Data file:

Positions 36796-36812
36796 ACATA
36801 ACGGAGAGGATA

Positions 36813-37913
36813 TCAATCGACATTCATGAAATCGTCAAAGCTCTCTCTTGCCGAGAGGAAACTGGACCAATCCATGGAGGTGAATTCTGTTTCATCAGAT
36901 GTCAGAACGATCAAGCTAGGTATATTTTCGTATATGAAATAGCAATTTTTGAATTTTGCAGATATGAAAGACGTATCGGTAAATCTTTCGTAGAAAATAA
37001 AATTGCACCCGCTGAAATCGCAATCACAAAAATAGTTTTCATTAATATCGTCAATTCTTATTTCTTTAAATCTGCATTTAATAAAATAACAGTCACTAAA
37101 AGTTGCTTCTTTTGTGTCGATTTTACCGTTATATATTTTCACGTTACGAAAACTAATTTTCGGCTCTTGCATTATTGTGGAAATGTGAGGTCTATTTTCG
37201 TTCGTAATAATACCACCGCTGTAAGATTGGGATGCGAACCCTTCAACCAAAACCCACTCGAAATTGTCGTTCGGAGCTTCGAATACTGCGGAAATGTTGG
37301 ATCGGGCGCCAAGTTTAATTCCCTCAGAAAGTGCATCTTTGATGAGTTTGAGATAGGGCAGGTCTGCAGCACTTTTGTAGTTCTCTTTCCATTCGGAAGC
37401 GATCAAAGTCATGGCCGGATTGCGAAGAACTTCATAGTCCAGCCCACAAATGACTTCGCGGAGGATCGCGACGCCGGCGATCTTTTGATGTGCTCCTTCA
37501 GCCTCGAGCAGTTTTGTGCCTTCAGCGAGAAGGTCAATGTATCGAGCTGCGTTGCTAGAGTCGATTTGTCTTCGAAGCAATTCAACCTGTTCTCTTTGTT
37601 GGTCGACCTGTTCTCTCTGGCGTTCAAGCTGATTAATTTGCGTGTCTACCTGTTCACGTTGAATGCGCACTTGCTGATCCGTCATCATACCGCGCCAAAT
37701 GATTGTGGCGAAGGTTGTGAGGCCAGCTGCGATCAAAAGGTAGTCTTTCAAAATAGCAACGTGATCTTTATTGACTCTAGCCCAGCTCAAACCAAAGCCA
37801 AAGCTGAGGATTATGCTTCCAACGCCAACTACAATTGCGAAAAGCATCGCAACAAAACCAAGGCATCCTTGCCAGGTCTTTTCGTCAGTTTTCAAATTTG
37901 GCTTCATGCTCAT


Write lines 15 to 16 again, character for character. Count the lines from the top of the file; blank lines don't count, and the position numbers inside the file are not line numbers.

37801 AAGCTGAGGATTATGCTTCCAACGCCAACTACAATTGCGAAAAGCATCGCAACAAAACCAAGGCATCCTTGCCAGGTCTTTTCGTCAGTTTTCAAATTTG
37901 GCTTCATGCTCAT